Year Competition Description Location Music Apparatus Score-Final Score-Qualifying
2000 Olympics Sydney All-around 39.466 39.691
Dilorom / Yor Yor
by Yulduz Usmanova and Shahzod
Ribbon 9.950 9.925
Felicia by Luis Bravo Ball 9.950 9.925
Les Toreadors by Georges Bizet Hoop 9.651 9.925
Tsiganochka ( Gypsy Folk ) Rope 9.925 9.916


  1. ^ a b "Alina Kabaeva". ESPN. Archived from the original on 10 May 2008. Retrieved 17 April 2008. 
  2. ^ "A son in Putin's Yule stocking". NYPOST. 15 December 2009. Retrieved 22 April 2013. 
  3. ^ Alina Kabaeva. My teachers. Retrieved 16 December 2010.
  4. ^ "Results – 29 August 2004". BBC Sport. 16 December 2005. Archived from the original on 8 April 2008. Retrieved 17 April 2008. 
  5. ^ Olympic rhythmic gymnastics champion Kabaeva retires[dead link], 11 October 2004. GYMmedia. Retrieved 16 December 2010
  6. ^ XXI. European Championships of RG - qualifications/ Will Kabaeva return?[dead link], 10 June 2005. GYMmedia. Retrieved 16 December 2010.
  7. ^ [1][dead link]
  8. ^ Kabaeva is back! She won three of five Grand Prix Finals[dead link], GYMmedia, 5 March 2006. Retrieved 16 December 2010
  9. ^ Alina Kabaeva
  10. ^ NMG Public Council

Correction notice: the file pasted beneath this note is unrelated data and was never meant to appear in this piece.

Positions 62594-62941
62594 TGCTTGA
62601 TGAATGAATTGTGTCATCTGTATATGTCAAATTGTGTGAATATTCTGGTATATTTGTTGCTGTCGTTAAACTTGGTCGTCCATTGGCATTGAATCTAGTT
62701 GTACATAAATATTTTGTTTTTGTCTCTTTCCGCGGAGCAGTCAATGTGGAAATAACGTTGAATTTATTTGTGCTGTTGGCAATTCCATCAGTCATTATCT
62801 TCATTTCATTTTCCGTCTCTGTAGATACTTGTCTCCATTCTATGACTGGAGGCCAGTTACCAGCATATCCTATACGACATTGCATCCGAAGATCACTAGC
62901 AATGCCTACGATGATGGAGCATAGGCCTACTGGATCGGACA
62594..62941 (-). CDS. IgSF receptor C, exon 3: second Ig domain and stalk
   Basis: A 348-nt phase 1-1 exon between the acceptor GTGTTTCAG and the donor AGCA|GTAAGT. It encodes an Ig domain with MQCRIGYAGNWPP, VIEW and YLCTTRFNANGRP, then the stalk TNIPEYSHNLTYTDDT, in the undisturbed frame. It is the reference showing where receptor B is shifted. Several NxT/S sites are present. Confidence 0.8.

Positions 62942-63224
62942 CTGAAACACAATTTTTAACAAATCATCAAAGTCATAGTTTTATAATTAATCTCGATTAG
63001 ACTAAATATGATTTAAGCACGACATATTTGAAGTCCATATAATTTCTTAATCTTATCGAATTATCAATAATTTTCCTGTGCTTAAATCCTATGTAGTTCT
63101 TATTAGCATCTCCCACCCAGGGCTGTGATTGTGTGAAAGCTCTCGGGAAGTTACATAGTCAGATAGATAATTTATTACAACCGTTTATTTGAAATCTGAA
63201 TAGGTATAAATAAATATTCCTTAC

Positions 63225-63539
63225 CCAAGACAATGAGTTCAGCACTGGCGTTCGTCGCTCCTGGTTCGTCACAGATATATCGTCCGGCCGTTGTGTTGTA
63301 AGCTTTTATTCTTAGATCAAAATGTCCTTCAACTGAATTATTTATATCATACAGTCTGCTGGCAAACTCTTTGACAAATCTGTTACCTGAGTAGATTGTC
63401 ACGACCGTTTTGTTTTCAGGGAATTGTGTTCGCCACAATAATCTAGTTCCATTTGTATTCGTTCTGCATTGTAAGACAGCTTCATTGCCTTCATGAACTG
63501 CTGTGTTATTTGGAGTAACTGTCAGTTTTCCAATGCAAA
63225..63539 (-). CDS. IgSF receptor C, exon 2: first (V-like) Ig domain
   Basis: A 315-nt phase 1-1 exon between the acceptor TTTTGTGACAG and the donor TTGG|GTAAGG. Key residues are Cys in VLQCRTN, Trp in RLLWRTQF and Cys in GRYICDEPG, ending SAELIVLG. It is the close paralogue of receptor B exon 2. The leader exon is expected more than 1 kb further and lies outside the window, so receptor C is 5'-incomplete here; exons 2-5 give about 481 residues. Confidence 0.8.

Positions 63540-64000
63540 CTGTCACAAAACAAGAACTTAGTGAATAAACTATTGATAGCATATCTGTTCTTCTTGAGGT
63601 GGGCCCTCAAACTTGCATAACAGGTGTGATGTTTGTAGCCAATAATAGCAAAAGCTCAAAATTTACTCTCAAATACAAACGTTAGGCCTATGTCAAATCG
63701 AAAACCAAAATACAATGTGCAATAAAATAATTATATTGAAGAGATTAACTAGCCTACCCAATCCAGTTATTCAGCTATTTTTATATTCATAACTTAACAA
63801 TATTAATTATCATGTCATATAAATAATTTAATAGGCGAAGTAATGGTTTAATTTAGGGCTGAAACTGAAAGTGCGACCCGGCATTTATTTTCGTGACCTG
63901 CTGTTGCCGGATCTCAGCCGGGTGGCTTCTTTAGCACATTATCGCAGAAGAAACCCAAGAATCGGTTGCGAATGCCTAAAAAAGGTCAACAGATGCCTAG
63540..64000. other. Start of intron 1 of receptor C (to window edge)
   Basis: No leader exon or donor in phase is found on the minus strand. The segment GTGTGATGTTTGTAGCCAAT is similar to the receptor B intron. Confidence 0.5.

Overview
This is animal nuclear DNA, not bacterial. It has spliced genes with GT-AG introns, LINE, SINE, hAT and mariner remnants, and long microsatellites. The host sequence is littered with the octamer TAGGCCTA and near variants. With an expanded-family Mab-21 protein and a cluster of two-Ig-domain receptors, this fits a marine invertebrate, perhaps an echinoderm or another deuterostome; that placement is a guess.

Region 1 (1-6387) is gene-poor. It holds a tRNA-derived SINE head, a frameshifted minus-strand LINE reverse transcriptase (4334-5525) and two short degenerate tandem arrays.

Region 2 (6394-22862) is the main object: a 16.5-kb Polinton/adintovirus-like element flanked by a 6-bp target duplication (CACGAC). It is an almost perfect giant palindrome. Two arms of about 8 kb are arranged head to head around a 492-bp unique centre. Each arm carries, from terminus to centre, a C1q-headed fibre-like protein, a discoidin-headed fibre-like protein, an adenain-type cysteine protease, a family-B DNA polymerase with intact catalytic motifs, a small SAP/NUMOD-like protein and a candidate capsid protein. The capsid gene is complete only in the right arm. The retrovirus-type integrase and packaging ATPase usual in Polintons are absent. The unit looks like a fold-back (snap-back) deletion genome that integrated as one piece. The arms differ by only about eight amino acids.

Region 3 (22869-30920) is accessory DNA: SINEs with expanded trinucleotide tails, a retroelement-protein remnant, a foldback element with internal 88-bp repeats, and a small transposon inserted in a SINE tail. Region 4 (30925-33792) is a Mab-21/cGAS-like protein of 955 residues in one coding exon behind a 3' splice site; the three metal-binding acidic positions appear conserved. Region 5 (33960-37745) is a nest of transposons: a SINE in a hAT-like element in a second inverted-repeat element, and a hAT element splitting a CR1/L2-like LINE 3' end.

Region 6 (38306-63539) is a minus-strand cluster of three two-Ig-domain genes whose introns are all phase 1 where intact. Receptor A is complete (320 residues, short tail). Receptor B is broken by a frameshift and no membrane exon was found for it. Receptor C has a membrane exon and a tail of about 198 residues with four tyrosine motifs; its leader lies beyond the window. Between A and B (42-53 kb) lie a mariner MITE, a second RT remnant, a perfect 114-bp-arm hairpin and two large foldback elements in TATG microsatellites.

11. ^ Исмаилов, Руслан; Ольга Братцева. ""Дети вне политики!" Идеолог, свердловский депутат Госдумы "закона Димы Яковлева": "Дауны останутся в России. Всё!" "Они все - Лахова, Кабаева, Роднина - утратили право называться женщинами"". (in Russian) (Yekaterinburg). Retrieved 27 August 2013. 
  12. ^ "Система анализа результатов голосований на заседаниях Государственной Думы" (in Russian). State Duma. Retrieved 26 August 2013. 
  13. ^ "Kabaeva is Olympic torchbearer at Opening Ceremony". USA Today. Retrieved 7 February 2014. 
  14. ^ Quetteville, Harry de (17 April 2008). "Vladimir Putin 'to wed Olympic gymnast half his age'". The Telegraph (London). Archived from the original on 11 May 2008. Retrieved 17 April 2008. 
  15. ^ "Putin denies tabloid report that plans to marry former champion gymnast". International Herald Tribune. 18 April 2008. Archived from the original on 29 April 2008. Retrieved 18 April 2008. 
  16. ^ Shaun Walker, in The Independent, quoting Moskovsky Korrespondent (18 April 2008). "A president, the gymnast and marriage rumors that won't go away". London. Archived from the original on 20 April 2008. Retrieved 18 April 2008. 
  17. ^ "‘Putin and Kabayeva are crowned’: Guard’s remark suggests Russian president has married his mistress | National Post". 2013-09-26. Retrieved 2014-02-07. 
  18. ^ a b RG named elements Gym Power
  19. ^ "Alina Kabaeva profile". Russian Rhythmic Gymnastics Federation. 
  20. ^ "Kabaeva RG music list". rgforum. 
  21. ^ "Kabaeva RG music list". rgforum. 

External links[edit]